Drunk Driver Affluenza: A Poor Defense for the Boy that Killed Four

October 26, 2015

After a night of partying and drinking, a 16-year-old in Texas loaded up seven of his friends in his truck and took off down a dark road. The driver’s blood alcohol level was reportedly more than three times the legal limit at the time. While speeding down the country road at 70mph, the driver lost control and crashed directly into a group of people trying to help a stranded driver.

All four people on the side of the road were killed instantly. Two passengers in the party truck were seriously injured. The 16-year-old drunk driver, pled guilty to the charges of intoxication manslaughter and intoxication assault, but during the three-day hearing prior to sentencing, the driver’s defense was that his parents spoiled him as a child.

As part of the legal team hired by the defendant’s parents, a psychologist named Dr. G. Dick Miller conducted an evaluation of the young driver. He found that the boy had suffered from bad parenting, and that his upbringing had instilled in him all the wrong lessons.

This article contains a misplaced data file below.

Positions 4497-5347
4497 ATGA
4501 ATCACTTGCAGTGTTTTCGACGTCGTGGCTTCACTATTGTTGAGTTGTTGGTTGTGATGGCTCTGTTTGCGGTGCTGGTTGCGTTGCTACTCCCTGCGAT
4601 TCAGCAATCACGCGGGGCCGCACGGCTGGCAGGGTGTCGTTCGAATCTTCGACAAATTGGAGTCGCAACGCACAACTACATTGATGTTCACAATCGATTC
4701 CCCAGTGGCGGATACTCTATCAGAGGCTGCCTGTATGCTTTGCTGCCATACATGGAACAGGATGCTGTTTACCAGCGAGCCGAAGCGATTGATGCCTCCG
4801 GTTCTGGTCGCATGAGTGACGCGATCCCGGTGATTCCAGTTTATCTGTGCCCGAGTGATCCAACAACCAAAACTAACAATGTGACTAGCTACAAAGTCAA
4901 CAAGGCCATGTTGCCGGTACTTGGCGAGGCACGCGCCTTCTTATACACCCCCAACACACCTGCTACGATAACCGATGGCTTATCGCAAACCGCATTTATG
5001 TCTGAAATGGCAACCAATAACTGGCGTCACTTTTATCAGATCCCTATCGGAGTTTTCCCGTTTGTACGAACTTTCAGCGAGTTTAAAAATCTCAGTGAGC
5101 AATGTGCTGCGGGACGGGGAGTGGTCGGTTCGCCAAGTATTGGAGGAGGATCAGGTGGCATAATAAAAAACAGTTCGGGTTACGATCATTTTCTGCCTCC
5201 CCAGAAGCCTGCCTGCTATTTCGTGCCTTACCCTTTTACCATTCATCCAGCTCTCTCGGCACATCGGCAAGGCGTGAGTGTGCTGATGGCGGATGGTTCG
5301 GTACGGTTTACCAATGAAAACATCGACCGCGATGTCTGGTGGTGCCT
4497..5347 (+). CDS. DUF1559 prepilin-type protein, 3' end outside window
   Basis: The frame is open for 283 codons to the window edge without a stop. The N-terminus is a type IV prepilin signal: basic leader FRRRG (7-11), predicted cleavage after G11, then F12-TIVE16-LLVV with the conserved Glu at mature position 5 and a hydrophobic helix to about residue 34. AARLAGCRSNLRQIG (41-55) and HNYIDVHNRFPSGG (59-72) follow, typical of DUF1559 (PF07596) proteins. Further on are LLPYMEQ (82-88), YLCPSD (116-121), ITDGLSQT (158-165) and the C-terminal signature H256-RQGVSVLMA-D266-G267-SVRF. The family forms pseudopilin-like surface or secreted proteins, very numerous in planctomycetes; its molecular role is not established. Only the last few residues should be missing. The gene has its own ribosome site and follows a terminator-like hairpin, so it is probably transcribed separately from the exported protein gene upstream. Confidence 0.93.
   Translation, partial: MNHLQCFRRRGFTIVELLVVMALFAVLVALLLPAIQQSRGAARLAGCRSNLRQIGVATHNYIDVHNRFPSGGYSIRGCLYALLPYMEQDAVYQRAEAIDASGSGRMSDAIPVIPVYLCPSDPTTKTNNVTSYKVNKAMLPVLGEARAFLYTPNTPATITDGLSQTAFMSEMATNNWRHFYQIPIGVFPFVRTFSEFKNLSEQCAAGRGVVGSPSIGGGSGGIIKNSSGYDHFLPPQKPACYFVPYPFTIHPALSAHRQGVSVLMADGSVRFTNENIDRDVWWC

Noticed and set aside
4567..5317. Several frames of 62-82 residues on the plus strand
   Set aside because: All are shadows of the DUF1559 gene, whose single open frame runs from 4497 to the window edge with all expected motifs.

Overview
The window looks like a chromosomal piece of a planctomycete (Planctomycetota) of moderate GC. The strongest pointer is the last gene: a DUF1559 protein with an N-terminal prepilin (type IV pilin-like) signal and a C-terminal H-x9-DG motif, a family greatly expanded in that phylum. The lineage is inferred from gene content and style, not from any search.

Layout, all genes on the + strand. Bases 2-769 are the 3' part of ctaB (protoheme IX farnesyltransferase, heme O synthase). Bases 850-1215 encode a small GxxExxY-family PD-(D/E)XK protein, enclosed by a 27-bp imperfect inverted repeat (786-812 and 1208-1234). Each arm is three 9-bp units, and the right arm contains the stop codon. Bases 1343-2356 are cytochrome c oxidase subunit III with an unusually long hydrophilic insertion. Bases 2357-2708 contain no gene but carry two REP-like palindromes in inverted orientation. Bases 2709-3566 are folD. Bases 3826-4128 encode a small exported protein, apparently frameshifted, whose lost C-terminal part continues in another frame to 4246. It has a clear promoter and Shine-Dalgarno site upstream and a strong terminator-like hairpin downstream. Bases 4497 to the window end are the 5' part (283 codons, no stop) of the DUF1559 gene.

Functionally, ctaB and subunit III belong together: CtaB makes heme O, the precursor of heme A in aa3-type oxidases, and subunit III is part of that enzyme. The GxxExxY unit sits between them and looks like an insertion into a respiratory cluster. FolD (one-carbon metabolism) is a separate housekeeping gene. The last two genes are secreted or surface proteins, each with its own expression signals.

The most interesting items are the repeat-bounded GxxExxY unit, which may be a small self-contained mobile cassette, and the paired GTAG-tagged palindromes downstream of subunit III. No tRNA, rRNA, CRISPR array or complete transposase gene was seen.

“He was taught by his parents that if he hurt someone, he could send money,” Dr. Miller reportedly testified in court. Dr. Miller used the word “affluenza” to describe the young driver’s condition and advised that the boy be admitted into a rehabilitation facility rather than jail.

Miller also shared an anecdote in which a teacher at the school the boy was attending at 13 years old expressed concern regarding the fact that the boy’s parents were allowing him to drive to and from the school on his own. The parents allegedly responded with something along the lines of “We’ll buy the school” before eventually pulling him out entirely and home-schooling him.

“Instead of the golden rule, which was do unto others as you would have them do unto you, he was taught we have the gold, we make the rules,” said Dr. Miller, an idea that was further reinforced when he was let off with only a summons after being arrested for public intoxication just four months before the fatal accident. “It reinforced that indeed the rules don’t apply to Ethan Couch,” Dr. Miller added.

The driver was sentenced to 10 years of probation and a period in rehab avoiding jail time. The judge’s decision came as a shock to the families of the victims and made national headlines as it seemingly only further bolsters the boy’s supposed issues.

McBride, Scicchitano & Leacox, L.L.C.Orlando personal injury lawyers

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